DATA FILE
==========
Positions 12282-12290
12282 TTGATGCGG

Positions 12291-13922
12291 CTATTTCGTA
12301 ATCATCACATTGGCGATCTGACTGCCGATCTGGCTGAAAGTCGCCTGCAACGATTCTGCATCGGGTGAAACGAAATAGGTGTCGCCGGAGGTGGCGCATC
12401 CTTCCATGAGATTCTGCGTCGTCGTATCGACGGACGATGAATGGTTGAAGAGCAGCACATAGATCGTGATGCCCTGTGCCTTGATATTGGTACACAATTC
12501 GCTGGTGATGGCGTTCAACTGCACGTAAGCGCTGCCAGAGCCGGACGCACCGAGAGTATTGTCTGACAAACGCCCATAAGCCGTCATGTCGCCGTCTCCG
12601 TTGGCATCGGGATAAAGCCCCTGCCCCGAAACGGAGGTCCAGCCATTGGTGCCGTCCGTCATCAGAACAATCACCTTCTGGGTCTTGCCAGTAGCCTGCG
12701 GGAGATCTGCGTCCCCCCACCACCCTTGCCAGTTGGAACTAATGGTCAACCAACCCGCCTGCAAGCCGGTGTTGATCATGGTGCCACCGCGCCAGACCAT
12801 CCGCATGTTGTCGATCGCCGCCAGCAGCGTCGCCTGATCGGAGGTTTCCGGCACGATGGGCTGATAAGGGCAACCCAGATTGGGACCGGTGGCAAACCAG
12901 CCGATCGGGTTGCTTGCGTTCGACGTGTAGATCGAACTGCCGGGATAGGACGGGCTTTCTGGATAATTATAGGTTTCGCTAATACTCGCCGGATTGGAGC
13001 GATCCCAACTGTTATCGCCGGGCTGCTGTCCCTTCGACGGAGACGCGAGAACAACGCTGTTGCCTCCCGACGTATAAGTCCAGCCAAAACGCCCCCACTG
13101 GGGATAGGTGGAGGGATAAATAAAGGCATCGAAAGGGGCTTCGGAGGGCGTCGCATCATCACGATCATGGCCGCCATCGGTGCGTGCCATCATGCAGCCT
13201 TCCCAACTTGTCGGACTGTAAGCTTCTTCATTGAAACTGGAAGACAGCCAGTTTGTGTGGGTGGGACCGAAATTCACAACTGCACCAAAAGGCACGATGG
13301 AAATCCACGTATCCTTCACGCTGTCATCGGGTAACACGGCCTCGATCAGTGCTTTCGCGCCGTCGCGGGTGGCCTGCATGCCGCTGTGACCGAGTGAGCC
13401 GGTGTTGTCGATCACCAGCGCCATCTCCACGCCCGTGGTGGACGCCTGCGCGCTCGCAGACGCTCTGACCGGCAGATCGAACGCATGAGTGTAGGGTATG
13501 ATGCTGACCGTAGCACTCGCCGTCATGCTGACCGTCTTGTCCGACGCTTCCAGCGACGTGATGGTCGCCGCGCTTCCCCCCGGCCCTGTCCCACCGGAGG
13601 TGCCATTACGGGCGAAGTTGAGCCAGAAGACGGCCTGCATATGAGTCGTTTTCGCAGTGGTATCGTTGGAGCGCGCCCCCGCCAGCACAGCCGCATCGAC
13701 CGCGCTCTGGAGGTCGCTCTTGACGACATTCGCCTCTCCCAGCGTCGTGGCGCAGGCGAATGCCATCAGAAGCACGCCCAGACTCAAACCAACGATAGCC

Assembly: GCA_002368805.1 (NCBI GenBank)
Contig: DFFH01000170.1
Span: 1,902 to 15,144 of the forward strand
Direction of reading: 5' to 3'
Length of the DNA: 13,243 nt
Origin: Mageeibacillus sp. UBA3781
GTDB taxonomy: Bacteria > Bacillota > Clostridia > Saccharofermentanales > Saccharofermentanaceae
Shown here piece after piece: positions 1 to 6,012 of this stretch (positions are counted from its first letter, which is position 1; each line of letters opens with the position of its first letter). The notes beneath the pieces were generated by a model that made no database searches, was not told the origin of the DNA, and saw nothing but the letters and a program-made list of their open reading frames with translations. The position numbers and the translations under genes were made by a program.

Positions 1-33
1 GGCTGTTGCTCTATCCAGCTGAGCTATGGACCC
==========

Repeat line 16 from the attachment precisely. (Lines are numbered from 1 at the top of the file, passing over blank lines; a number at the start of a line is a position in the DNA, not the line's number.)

13401 GGTGTTGTCGATCACCAGCGCCATCTCCACGCCCGTGGTGGACGCCTGCGCGCTCGCAGACGCTCTGACCGGCAGATCGAACGCATGAGTGTAGGGTATG